Having not followed the books or the TV show I can’t definitely state what A Game of Thrones - Genesis is missing point for point, but as a strategy gamer I do know it's missing heart. Cyanide seem to have neglected any romanticism of the time period or narrative lore in favour of creating what they felt was an intense and unyielding conflict of politics, intrigue and war. I couldn’t help but feel they overextended and even lost themselves a little amidst all the rock-paper-scissor dynamics going on, which if done well can be a real thought provoker, whereas here it just becomes too much.

If you’ve just come from a literary binge of A Song of Ice and Fire, or just had a marathon of HBO’s high production TV show you might be tempted by the lure of Cyanide’s A Game of Thrones - Genesis. However if you’re that invested in George R. R. Martin’s epic fantasy universe you’re likely to be left pretty angry, whereas newcomers like me leave feeling just dazed and confused. Considering the source material and the premium asking price (£29.99 in the UK), A Game of Thrones – Genesis undoubtedly disappoints even the most adventurous strategy aficionado.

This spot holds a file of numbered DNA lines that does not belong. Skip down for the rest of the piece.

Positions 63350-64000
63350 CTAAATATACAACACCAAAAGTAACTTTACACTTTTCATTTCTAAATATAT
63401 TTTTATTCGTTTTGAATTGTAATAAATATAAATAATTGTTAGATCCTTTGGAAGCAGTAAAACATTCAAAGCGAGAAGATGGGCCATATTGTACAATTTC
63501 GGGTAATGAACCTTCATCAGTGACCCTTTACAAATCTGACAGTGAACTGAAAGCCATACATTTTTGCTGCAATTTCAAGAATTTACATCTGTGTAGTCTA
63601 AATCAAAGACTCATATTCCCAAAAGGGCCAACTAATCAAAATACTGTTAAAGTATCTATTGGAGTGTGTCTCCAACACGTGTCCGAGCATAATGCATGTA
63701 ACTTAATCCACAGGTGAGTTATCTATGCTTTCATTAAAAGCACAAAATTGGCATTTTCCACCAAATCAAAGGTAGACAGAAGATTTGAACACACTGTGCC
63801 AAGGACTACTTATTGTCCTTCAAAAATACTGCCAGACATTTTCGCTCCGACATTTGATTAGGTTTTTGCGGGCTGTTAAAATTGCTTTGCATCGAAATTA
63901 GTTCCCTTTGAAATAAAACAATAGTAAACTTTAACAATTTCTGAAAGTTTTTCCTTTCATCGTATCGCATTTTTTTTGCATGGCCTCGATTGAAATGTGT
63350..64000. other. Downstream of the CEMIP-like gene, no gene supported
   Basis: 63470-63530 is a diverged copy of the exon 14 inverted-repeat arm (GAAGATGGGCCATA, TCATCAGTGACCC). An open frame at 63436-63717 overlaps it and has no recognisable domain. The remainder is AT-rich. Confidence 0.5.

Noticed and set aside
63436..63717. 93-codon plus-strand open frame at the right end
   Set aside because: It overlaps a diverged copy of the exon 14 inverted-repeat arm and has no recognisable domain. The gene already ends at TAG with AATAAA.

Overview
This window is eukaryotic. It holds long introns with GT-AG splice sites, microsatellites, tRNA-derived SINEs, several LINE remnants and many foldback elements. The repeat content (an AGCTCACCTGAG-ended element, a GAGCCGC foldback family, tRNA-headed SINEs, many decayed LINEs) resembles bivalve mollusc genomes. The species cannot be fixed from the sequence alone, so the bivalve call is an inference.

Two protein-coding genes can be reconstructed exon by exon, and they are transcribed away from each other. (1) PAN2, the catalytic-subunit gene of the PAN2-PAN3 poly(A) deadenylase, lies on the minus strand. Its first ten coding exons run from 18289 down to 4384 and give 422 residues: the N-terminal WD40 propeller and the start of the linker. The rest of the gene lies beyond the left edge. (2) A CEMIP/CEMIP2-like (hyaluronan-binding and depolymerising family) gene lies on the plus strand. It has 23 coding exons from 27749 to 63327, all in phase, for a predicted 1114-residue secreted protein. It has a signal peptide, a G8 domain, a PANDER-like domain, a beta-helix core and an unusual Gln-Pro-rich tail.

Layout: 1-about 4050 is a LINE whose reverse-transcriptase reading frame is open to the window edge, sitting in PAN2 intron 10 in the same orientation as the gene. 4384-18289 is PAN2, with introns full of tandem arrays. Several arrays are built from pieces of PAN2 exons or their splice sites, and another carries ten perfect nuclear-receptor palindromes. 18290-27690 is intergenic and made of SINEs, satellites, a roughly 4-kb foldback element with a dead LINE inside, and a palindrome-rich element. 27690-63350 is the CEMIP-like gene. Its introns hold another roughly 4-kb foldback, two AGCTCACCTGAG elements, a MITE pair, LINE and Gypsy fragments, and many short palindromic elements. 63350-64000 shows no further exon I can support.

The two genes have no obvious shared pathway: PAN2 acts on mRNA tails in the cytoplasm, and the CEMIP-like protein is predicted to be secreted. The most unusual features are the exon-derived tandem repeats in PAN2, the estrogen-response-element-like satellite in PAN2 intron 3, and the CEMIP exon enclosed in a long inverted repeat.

Top Game Moment: Sadly I didn't experience much of anything I'd consider a 'top moment'. It could have been so much more.

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Comments

By Kres (SI Elite) on Oct 04, 2011
Kres
I nearly bought the game as there's not much on the strategy side going on on the market...

But a huge patch for Shogun 2 was released a few days ago! I just saw it... I hope they resolved those CTDs that I was experiencing... so gonna be medling with that for the moment...
By FoolWolf (SI Elite) on Oct 10, 2011
FoolWolf
Had a feeling this would be the outcome and waited for a review. Seems you helped me save money and time to spend on other games.